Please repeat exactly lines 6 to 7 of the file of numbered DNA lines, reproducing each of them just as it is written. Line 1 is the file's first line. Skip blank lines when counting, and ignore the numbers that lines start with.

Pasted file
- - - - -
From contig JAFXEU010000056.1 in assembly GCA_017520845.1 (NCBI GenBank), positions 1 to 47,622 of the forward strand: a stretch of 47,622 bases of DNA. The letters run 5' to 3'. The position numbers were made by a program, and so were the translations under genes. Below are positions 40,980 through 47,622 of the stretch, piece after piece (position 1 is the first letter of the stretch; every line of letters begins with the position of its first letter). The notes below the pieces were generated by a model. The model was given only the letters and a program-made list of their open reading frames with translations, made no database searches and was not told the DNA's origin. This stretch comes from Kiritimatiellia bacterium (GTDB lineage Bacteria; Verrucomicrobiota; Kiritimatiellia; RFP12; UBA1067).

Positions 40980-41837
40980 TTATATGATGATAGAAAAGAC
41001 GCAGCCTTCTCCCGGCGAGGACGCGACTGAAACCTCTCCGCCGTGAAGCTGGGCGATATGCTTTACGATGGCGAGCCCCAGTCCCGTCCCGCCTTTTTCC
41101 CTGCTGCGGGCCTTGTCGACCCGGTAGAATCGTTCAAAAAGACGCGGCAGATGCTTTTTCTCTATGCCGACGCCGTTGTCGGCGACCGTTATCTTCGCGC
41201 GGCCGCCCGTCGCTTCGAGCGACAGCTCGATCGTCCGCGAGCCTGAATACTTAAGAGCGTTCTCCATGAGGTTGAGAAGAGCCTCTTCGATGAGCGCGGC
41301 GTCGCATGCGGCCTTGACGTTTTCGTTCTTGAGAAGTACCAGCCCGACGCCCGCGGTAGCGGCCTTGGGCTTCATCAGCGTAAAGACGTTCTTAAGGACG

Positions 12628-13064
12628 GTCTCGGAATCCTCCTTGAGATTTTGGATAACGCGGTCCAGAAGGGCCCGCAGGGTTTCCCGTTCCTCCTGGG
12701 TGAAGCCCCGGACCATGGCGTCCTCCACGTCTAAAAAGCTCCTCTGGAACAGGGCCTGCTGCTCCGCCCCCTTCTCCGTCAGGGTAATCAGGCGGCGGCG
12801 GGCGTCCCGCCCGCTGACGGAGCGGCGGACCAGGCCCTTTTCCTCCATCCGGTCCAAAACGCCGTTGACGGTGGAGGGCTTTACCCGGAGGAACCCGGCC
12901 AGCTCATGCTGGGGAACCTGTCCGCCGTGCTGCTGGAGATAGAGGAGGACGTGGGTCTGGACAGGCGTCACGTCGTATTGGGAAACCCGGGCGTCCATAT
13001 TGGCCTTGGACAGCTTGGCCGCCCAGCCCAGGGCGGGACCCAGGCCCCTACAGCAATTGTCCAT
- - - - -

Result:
41201 GGCCGCCCGTCGCTTCGAGCGACAGCTCGATCGTCCGCGAGCCTGAATACTTAAGAGCGTTCTCCATGAGGTTGAGAAGAGCCTCTTCGATGAGCGCGGC
41301 GTCGCATGCGGCCTTGACGTTTTCGTTCTTGAGAAGTACCAGCCCGACGCCCGCGGTAGCGGCCTTGGGCTTCATCAGCGTAAAGACGTTCTTAAGGACG